Other example systems that can be configured for these example application-less messaging services include the embodiments disclosed and illustrated with respect to FIGS. 3 and 4. Using any of these embodiments a user can view the details of the offer and accept the offer without installing an application on their communication device 810. An engagement can be a promotional offer of any type (such as to sell merchandise or services), a giveaway, an offer for a discount, a coupon, an offer of money, a survey offer, a buy one get one free offer, and the like. The user may register with the IOT backend system 800 by providing their email identifier and/or phone number. Alternatively, the user also can register with the help of social login (such as a login through social media like Facebook™). Once the user interacts with the system the administrator can then reach out to the user no matter when and where the user is at the moment. That is, once the communication device 810 is within short-range wireless proximity to the IOT device 806, the communication device 810 receives a notification or other engagement in an application-less manner. Once the user has accepted this engagement the IOT backend system 800 can communicate with the user even when the user leaves short-range wireless proximity. The notification system implemented by the IOT backend system 800 allows an administrator to reach out to customers through emails, text messages and PUSH notifications, without any application installed on the end user's smart device. Communications through text and emails can be delivered regardless of the proximity of the short-range wireless of the communication device 810 with the IOT backend system 800 or more specifically the IOT device 806.
In some embodiments, the communication device 810 and IOT device 806 successfully connects over Bluetooth connection with using an acceptable handshake or a Bluetooth pairing. This process spawns a virtual session between the communication device 810 and IOT device 806 which is indicative of a server/client relationship. Next, a pop-up or PUSH notifications is presented on a web browser 814 of the communication device 810.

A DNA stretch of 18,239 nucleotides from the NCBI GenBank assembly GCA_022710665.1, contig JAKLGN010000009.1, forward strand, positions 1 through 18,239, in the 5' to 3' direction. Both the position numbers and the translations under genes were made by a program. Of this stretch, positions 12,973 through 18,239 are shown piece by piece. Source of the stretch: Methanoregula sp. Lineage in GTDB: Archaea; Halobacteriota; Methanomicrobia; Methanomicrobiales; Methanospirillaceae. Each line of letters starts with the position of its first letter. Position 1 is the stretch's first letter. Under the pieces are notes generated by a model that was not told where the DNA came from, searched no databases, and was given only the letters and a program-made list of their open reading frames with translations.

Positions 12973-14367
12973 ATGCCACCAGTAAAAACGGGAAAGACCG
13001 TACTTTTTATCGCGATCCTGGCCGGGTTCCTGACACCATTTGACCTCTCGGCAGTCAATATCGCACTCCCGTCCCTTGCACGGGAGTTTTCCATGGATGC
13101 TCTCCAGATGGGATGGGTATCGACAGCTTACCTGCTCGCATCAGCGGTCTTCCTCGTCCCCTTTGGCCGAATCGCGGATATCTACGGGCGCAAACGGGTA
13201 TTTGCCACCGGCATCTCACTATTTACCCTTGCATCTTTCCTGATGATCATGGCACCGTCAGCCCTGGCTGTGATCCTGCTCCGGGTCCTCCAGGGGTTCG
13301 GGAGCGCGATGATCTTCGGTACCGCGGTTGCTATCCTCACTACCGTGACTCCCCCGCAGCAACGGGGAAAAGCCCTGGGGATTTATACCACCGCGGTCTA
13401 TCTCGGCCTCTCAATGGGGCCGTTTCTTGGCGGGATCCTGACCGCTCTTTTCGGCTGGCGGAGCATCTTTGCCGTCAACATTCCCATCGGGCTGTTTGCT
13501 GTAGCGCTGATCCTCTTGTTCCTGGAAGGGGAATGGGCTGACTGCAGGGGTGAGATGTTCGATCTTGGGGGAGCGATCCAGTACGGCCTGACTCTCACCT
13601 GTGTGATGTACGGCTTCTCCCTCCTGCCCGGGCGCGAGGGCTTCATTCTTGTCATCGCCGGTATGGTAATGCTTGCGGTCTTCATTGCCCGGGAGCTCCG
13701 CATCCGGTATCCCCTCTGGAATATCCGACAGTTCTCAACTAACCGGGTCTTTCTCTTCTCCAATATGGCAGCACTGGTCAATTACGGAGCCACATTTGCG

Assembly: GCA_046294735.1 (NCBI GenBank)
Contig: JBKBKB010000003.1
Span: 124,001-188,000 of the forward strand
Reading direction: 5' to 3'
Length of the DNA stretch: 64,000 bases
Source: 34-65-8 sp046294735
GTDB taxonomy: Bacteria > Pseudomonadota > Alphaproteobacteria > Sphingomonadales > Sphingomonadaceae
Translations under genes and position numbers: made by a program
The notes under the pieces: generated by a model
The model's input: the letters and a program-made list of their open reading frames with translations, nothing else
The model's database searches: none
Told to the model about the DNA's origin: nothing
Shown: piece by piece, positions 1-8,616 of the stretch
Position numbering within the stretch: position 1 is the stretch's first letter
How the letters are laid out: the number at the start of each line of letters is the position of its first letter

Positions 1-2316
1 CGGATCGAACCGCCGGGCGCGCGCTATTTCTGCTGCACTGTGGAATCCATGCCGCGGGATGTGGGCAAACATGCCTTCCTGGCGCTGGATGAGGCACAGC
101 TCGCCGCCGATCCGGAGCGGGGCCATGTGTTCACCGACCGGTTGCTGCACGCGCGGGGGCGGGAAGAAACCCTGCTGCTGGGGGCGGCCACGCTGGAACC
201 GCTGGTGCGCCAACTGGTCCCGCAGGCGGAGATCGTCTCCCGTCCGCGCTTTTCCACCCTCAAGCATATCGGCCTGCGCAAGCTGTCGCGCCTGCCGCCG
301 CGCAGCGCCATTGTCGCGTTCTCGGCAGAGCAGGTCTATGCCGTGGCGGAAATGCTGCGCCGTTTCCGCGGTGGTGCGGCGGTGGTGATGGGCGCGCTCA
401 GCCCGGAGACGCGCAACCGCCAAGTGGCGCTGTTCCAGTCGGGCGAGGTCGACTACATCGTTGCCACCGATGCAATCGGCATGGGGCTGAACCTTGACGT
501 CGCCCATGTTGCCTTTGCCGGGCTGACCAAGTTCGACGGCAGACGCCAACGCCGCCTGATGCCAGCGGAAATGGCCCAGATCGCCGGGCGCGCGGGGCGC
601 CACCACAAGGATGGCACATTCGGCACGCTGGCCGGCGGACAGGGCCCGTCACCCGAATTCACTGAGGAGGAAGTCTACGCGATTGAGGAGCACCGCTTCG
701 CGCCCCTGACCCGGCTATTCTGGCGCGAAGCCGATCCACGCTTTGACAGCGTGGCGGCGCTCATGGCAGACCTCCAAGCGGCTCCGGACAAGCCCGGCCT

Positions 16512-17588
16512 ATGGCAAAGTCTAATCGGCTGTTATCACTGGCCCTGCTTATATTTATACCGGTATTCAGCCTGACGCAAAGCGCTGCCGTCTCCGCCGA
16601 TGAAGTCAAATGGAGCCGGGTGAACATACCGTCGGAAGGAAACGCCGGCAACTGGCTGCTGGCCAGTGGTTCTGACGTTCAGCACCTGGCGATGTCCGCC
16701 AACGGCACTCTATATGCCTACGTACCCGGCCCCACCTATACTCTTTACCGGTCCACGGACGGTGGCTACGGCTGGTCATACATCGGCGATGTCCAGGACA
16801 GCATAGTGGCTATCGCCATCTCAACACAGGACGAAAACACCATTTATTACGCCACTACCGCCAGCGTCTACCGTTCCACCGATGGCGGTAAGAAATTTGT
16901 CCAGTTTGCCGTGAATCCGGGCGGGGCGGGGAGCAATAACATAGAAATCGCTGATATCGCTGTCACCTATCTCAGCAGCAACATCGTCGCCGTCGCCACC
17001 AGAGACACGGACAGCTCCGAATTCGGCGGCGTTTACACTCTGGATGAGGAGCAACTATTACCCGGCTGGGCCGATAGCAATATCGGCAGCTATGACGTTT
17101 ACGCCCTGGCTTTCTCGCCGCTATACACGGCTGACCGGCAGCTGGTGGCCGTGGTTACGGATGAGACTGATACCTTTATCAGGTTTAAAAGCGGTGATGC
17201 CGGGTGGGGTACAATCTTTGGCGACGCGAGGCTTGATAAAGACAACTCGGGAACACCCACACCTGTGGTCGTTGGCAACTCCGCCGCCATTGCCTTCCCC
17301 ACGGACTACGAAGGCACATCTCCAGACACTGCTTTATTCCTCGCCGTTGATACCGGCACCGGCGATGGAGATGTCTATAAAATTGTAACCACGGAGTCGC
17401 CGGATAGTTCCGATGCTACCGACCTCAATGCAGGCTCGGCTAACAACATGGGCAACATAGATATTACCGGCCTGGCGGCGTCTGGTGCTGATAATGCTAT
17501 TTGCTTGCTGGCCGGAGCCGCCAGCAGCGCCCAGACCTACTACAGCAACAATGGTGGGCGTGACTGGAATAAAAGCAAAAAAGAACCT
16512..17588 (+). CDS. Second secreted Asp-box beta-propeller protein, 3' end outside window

In some embodiments, inside the virtual session, there may be a URL which may be the notification itself. Thus, the IOT device 106 in this example may broadcast a short code with the offer. The IOT device 106 may for instance broadcast a URL that has the short code in it, and that short code spawns a notification presented on the web browser 814 of the communication device 810. The user receives the notification on their communication device 810 and the notification may include an offer. The user can redeem an offer online through the personalized landing page offer 832 or by redeeming the offer at a brick and mortar store. A notification, such as notification 816 can provide a timestamp, a title, description of the notification, and the like. A user can sometimes share a notification via social media. The IOT backend system 800 can provide tailored and unique notifications to the users.
As noted above, the offers being provided to the user may depend on whether the user is registered with the system. That is, an IOT device may send out two types of notifications. For example, an IOT device can provide a monetary offer to registered members, and the same IOT device can provide a points-only offer for non-registered members.
If a user rejects one or more offers from a category of offers, the system can learn from the user's past behavior and no longer provide any further offers from the category to the user. The proximity discovery algorithms will use categories to name the notification types that users will receive, such as dining, travel, sports, beauty supplies, city services, offers, and so forth. These categories will be used to pair the notifications with the user's preferences at the engagement service 804 level.